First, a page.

Make sure the contract includes a detailed description of the work to be performed. This is usually broken down by trade or by room. Of course if the contract is for whole house work like new siding or a new roof, that won’t apply. But, the details should still be there.

Good contractors takes pride in doing a whole lot of things right. They write a complete description of the work in their contracts.

You probably met the contractor at least once to go through the work you want done. Perhaps you met again when the contractor was ready to present a proposal and a contract.

Now it’s time to set up one more meeting. This time talk about the work and only about the work. I’ve seen so many serious misunderstandings that could have been avoided.

You can avoid arguments later on just by going through your expectations before you sign a contract. Make it clear that this meeting is about the work and not about getting you to sign a contract. 

Have the contractor explain every element of the finished work to you.  Ask questions. Take notes. The contract has to have a detailed description of the work to be performed on your house. Go through each item.

Also make sure you understand what is excluded from the contract.

And if you do find yourself in trouble, be sure to check out these tips.

Leave a question or a comment if you’ve had problems with or (even better) great experiences with a contractor. So often it’s just a matter of communication. But, like every other business, there are some bad apples out there.

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  1. I’m happy you mentioned how to request a breakdown of costs by trade from the contractor. Known as a trade value breakdown, this is. You’ll also be able to track your payments once you have the breakdown of the transaction value. My brother wants to construct an apartment building this summer and is looking for a contractor. I’ll be sure to let him know about this so that he can focus his search on the best contractor for the task.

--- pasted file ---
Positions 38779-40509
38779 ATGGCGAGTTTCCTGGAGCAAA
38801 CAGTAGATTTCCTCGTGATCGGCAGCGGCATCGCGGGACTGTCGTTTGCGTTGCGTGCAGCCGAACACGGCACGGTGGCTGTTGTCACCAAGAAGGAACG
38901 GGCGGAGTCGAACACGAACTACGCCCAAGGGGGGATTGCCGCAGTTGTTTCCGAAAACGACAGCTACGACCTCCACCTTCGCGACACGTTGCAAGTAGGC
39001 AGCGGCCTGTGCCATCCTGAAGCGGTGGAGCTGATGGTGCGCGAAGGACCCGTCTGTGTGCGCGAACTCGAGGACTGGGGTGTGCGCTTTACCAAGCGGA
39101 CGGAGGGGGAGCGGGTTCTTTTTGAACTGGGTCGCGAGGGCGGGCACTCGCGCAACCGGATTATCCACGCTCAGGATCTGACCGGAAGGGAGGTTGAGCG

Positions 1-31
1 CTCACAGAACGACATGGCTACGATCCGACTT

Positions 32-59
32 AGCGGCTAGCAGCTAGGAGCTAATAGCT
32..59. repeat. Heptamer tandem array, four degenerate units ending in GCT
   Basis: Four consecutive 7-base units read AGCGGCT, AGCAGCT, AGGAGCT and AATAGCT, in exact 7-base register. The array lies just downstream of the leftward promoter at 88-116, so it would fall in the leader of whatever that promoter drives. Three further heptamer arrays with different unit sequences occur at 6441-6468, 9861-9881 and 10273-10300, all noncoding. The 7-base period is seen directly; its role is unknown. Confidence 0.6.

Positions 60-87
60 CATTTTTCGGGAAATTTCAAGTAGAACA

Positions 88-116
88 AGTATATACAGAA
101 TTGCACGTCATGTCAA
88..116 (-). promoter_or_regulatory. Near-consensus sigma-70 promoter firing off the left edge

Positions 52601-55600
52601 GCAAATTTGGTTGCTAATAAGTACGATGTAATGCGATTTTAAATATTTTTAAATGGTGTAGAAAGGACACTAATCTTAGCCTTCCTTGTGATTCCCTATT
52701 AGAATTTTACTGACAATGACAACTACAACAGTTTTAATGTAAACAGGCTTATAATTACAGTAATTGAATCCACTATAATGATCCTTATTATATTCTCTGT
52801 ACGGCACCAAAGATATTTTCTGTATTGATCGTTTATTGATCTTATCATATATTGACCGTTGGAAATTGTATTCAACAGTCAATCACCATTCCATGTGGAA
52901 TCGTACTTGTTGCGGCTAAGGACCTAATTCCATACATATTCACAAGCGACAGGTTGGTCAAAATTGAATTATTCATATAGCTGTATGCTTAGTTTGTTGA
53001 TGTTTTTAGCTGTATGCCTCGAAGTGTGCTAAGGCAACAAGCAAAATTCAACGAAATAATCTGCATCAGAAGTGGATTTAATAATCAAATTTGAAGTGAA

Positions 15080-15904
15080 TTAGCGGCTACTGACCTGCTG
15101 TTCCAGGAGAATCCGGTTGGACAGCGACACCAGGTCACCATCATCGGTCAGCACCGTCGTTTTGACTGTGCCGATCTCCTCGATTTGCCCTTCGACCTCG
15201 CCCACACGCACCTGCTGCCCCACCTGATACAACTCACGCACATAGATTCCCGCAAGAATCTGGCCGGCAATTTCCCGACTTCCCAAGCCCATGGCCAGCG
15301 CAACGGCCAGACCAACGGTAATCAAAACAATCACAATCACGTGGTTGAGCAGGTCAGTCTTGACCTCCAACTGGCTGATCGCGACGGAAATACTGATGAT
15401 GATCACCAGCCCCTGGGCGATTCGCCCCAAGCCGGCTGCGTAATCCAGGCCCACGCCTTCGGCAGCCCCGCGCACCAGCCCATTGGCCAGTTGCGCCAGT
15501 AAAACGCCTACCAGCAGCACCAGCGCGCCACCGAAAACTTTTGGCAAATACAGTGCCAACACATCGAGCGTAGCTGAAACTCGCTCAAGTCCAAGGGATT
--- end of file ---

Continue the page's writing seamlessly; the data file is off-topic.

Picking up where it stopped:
2. My employer and I are looking for a contractor to build a concrete barrier close to our company’s site, but until we read these helpful tips on your website, we weren’t able to find one. It’s great that you went into more detail about why five years seems like a good stopping point. If your contractor has been in operation for more than five years, they have endured and survived some difficult lessons. This seems like some great advice, and we’ll keep it in mind as we look for a general contractor. Thanks.

  3. It’s great that you talked about checking a contract for a detailed description before signing it. I have an uncle who wants to hire a contractor to help with a construction project next month, so I’ll share your post with him now. Thanks for the tips on identifying a bad contractor on time.

  4. If a contractor charges you a huge amount and does cheap items, then threatens you, can you stop work on the contractor. If they keep going up and the price without a new agreement, can I get someone else to finish all that’s messed up?

    1. Hi Pam. Unfortunately, without knowing much more about the specifics I cannot advise you. In general if a contractor uses inferior products and performs substandard workmanship a homeowner has the right to stop the work. But before doing so a homeowner should always consult professionals: your perception of sub-standard work and/or materials might be a valid opinion. But you need to back that up with the opinion of a qualified outside party.